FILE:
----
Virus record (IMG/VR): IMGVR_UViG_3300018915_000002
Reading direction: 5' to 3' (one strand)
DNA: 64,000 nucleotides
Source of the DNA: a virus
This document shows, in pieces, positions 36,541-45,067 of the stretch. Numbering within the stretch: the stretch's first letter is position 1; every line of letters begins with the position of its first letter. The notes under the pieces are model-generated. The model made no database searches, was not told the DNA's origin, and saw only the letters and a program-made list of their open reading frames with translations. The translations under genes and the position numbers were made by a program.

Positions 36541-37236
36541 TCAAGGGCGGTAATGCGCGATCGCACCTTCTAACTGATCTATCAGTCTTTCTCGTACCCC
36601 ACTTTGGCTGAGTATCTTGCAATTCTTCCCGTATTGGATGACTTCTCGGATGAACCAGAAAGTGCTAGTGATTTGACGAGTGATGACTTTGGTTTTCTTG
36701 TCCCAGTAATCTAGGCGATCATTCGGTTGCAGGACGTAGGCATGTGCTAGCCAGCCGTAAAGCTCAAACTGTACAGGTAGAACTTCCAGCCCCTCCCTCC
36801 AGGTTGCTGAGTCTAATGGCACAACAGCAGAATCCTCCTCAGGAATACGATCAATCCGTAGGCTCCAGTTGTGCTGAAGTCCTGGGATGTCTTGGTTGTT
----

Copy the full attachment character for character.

Virus record (IMG/VR): IMGVR_UViG_3300018915_000002
Reading direction: 5' to 3' (one strand)
DNA: 64,000 nucleotides
Source of the DNA: a virus
This document shows, in pieces, positions 36,541-45,067 of the stretch. Numbering within the stretch: the stretch's first letter is position 1; every line of letters begins with the position of its first letter. The notes under the pieces are model-generated. The model made no database searches, was not told the DNA's origin, and saw only the letters and a program-made list of their open reading frames with translations. The translations under genes and the position numbers were made by a program.

Positions 36541-37236
36541 TCAAGGGCGGTAATGCGCGATCGCACCTTCTAACTGATCTATCAGTCTTTCTCGTACCCC
36601 ACTTTGGCTGAGTATCTTGCAATTCTTCCCGTATTGGATGACTTCTCGGATGAACCAGAAAGTGCTAGTGATTTGACGAGTGATGACTTTGGTTTTCTTG
36701 TCCCAGTAATCTAGGCGATCATTCGGTTGCAGGACGTAGGCATGTGCTAGCCAGCCGTAAAGCTCAAACTGTACAGGTAGAACTTCCAGCCCCTCCCTCC
36801 AGGTTGCTGAGTCTAATGGCACAACAGCAGAATCCTCCTCAGGAATACGATCAATCCGTAGGCTCCAGTTGTGCTGAAGTCCTGGGATGTCTTGGTTGTT